The Mistletoe Murder and Other Stories
by P D James,
foreword by Val McDermid (2016).
Faber & Faber 2017 (2016)
[W]hen it happened to the newly promoted Sergeant Adam Dalgliesh his first thought was that he had somehow become involved in one of those Christmas short stories written to provide a seasonal frisson for the readers of an upmarket weekly magazine.‘The Twelve Clues of Christmas’
This collection of four short stories, some almost novelettes, can be read any time of year even if three of the pieces are set around a Christmas gone wrong. Spanning three decades of the author’s creativity, they were first published in newspapers (the Daily Mail and the Sunday Times), in a collection (Detection Club Anthology) or independently (by a certain Clive Irving, who I assume is the journalist and author of that name).
Though ‘The Mistletoe Murder’ had already been in the author’s 2001 Murder in Triplicate collection, having the quartet of tales brought together in one volume — and thus no longer ephemeral — is as much a treat as it’s to have a masterclass in the variety of ways classic crime fiction can be proffered up. While each is very individual the tales as a whole exhibit some commonalities, such as either being based in a country house, or having cases investigated by Adam Dalgliesh, or describing victims being murdered in novel ways.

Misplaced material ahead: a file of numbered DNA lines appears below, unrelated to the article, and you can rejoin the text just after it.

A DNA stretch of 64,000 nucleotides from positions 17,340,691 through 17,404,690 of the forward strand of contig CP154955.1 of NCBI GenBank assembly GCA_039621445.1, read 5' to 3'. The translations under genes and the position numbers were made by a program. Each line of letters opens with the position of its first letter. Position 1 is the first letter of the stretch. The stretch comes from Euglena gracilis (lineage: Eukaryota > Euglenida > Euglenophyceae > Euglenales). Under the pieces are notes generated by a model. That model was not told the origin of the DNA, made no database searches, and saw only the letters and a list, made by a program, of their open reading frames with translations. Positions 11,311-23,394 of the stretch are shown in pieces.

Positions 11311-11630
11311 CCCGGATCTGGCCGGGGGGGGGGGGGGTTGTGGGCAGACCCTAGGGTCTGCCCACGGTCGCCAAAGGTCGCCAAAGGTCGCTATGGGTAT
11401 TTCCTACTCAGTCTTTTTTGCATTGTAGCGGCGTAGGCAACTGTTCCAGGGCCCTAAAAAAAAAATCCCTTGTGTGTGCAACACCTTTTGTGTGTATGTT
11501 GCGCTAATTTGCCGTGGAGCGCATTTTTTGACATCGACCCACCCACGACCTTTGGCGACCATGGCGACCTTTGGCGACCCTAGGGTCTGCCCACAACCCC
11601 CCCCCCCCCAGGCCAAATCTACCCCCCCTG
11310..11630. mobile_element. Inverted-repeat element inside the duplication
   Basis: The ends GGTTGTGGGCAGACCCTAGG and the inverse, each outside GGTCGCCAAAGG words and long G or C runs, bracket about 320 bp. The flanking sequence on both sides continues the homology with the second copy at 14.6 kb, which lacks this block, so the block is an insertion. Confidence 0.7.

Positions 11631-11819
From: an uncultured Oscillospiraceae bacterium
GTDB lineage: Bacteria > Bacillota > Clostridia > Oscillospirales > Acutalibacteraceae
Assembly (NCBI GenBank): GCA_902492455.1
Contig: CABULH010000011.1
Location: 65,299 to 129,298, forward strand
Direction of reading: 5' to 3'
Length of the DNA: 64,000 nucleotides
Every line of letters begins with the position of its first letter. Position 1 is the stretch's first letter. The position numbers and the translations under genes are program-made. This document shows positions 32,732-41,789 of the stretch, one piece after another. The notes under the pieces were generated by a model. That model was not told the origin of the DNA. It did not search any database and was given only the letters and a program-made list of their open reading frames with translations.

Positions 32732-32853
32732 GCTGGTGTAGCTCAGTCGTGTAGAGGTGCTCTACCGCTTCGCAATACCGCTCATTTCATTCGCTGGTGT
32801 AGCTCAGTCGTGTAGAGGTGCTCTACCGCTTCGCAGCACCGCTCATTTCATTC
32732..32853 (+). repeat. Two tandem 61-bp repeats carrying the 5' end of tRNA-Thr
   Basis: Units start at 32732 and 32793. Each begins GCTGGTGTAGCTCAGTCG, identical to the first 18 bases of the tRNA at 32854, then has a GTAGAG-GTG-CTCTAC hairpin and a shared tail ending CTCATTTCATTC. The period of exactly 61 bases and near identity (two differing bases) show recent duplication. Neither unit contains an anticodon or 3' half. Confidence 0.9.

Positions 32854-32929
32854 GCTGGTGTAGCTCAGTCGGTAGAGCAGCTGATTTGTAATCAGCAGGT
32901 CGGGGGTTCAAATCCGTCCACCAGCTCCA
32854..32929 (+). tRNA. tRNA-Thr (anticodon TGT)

We have, as introductions to the quartet, two additional treats, a Foreword by fellow crime writer Val McDermid and, from 2001, a Preface by James herself. While not essential to an enjoyment of the main courses they do serve as welcome apéritifs (or, if one prefers, later digestifs); and the collection as a whole gains extra piquancy from being a posthumous publication, the author having died in 2014.
The order they appear in the present publication is, first, the title piece ‘The Mistletoe Murder’ (1995), then ‘A Very Commonplace Murder’ (1969), ‘The Boxdale Inheritance’ (1979) and, to end with, ‘The Twelve Clues of Christmas’ (1996). With Christmas stories bookending the collection the intention clearly was to appeal to a market which favoured mysteries at this particular season, and the Faber editions naturally feature designs incorporating charming winter scenes by printmaker Angela Harding (including, as well as a snowy landscape for background, some mistletoe in the foreground).
I shall start with ‘A Very Commonplace Murder’, the earliest in date and the most anomalous of this set; it’s also the creepiest as it involves a voyeur called Ernest Gabriel who, sixteen years before, “had watched Denis Speller and Eileen Morrisey play out their commonplace little tragedy to its end.” The teenage Denis is accused of brutally murdering his lover Mrs Morrisey, and Gabriel attends the trial, not admitting he was a witness to their liaisons. As a serving magistrate the author will have been familiar with court procedure and the language of judge and counsel reproduced here. I also detect subtle echoes of Shakespearean tragedy, but with a twist: unlike Polonius spying from behind the arras (“How now, a rat? Dead for a ducat, dead!”) Gabriel doesn’t die, but sticky ends seem to be in store for the Hamlet and Gertrude figures, and the mention of a bare bodkin virtually confirms the skewed parallels with Hamlet.